Netflix's latest animated movie, Next Gen, is a bit of a roller coaster ride.
It packs plenty of emotional moments, epic fight scenes, as well as low dull draggy bits. But in between it all, Next Gen weaves a tale of what our phone addicted future could be like.
Set in a futuristic Chinese city, Next Gen depicts a society addicted to robots, which are used for everything -- from fences to instant ramen bowls to toothbrushes or even policeman. Robots are also basically the replacements for our phones. Mai, the protagonist, hates robots but her mum, Molly (played by Constance Wu) is a big fan, and wants in on the latest launch of the new Q-Bots.
Cue a very Chinese-ish press event, with screaming fans and a Steve Jobs-ish CEO, Justin Pin (Jason Sudeikis) taking the stage, announcing a new version. Meanwhile, Mai sneaks away, and discovers John Krasinski's Project 77 being built by Dr. Tanner Rice, played to perfection by Arrested Development's David Cross, who also voices most of the other robots in the film.
Girl meets bot, and bot meets girl and they become best buddies, seems cliche, but the film puts it to good effect by making Project 77 a lethal laser wielding machine. Plenty of hijinks ensue, with the bot being forced to choose to delete his memories due to limited storage space. Those scenes are especially heart-wrenching, so you'd best prep a tissue for the inevitable tears.
Unfortunately, it's also the part where the film drags. Mai's teenage obliviousness toward her new friend is a sore spot. Her bratty behaviour makes it hard to sympathize with and root for her.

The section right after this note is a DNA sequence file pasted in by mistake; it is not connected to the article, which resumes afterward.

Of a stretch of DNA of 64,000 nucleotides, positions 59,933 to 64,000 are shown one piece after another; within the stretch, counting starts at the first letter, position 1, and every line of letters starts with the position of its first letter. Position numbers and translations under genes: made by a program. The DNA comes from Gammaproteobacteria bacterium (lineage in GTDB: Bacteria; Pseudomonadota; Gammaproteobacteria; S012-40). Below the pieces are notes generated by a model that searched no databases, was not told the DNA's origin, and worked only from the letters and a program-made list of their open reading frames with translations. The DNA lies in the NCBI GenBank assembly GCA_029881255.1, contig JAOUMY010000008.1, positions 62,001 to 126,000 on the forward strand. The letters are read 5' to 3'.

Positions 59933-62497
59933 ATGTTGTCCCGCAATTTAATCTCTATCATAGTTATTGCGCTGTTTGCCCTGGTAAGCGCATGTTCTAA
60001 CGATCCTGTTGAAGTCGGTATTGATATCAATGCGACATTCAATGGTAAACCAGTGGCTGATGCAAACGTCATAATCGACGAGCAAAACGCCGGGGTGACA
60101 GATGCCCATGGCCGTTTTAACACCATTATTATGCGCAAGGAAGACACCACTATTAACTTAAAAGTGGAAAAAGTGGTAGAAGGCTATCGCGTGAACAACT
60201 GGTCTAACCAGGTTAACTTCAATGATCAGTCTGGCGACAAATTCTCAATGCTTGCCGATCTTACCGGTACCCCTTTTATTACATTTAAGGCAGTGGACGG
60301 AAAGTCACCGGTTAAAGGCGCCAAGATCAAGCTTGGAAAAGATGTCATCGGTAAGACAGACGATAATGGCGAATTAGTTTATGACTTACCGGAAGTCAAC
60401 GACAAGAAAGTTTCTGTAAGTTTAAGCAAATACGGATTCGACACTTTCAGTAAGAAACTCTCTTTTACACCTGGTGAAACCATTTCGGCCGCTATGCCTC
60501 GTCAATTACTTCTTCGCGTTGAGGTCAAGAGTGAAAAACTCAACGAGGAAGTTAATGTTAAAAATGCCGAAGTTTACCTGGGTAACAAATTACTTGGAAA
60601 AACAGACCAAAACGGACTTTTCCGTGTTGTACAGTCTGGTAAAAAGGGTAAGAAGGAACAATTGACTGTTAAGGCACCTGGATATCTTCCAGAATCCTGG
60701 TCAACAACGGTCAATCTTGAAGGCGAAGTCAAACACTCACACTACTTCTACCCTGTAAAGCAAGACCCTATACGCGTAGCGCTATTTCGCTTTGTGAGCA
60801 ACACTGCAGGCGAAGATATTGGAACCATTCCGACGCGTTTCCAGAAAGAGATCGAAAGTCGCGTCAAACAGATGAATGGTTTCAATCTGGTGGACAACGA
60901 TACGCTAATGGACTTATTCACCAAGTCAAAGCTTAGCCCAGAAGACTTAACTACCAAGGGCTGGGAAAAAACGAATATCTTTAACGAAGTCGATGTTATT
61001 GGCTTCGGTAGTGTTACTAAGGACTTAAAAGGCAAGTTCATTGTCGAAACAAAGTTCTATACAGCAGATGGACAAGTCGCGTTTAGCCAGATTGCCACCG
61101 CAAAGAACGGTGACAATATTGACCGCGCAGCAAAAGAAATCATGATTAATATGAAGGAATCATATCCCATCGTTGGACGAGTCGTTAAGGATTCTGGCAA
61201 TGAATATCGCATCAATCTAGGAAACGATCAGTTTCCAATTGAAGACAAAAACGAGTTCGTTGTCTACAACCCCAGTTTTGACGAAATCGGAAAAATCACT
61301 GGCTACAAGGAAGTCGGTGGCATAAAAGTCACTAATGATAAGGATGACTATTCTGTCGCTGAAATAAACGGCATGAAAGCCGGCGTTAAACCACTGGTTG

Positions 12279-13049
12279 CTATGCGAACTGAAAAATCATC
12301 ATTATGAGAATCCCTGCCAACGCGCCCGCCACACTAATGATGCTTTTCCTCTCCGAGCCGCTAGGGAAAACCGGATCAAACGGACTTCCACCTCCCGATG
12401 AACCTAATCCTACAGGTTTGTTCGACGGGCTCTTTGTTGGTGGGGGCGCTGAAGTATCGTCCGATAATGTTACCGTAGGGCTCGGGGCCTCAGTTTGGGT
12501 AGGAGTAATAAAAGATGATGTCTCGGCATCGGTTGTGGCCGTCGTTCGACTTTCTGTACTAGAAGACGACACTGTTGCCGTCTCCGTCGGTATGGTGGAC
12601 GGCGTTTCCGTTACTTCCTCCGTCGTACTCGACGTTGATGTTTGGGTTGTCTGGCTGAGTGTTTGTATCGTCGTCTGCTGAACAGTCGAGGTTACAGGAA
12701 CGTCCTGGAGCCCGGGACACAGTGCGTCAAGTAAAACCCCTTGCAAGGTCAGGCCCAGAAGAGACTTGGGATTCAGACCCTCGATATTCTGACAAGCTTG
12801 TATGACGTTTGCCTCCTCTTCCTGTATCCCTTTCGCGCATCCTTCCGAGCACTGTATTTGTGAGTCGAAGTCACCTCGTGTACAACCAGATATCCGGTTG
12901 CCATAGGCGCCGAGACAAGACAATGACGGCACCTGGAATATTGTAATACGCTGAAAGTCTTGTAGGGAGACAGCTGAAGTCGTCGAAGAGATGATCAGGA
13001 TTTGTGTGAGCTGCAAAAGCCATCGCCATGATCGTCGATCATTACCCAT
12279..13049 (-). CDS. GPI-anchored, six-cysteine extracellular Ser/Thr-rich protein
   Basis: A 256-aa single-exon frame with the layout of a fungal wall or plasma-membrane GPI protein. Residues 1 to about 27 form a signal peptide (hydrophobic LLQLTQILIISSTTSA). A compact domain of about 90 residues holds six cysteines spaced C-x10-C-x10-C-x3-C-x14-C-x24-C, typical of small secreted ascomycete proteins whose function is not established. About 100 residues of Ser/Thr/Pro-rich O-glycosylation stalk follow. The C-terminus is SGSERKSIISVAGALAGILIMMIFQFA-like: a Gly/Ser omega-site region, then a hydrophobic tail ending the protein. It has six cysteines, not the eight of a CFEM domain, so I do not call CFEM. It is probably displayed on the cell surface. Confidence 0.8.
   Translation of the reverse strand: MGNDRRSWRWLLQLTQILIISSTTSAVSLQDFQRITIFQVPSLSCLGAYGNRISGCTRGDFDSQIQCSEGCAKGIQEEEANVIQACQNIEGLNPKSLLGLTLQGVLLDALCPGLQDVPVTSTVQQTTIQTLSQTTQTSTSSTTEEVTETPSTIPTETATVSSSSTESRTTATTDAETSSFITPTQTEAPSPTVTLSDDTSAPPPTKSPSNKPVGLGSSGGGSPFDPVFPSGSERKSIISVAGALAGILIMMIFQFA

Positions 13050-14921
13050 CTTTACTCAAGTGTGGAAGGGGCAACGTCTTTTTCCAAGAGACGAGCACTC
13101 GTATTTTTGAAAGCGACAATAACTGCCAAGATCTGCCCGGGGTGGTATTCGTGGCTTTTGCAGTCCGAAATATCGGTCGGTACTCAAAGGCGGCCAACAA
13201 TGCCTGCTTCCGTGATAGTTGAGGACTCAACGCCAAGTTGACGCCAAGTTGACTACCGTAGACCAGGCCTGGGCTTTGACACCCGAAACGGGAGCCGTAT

Thankfully, the movie does move on, and it all comes to a head, when the Q-bots start exploding like Samsung Galaxy Note 7s (but on purpose) and killing people, and bot and girl have to team up to take down the bad guy. By now, you're probably wondering what is going on in the parenting, but Mai's mum Molly has been too distracted over her newest Q-bot to pay attention. If this all sounds familiar, maybe there's good reasons for that.
Perhaps it's a hint to take a deep breath and smell the roses instead of staring at our screens, but Next Gen doesn't give you any time to do this. The movie ends with a fight scene that is absolutely worth the price of admission to the cinema -- though technically, you'll be watching this from home or on your phone.
Next Gen manages to wrap everything up nicely, without the need to hint at a sequel. It's a great standalone flick, and a great showcase for Chinese company Baozou Manhua, which financed and produced the movie. Netflix bid a cool $30 million for the global rights at Cannes, and looks to have scored a gem.
Next Gen is currently streaming globally on Netflix.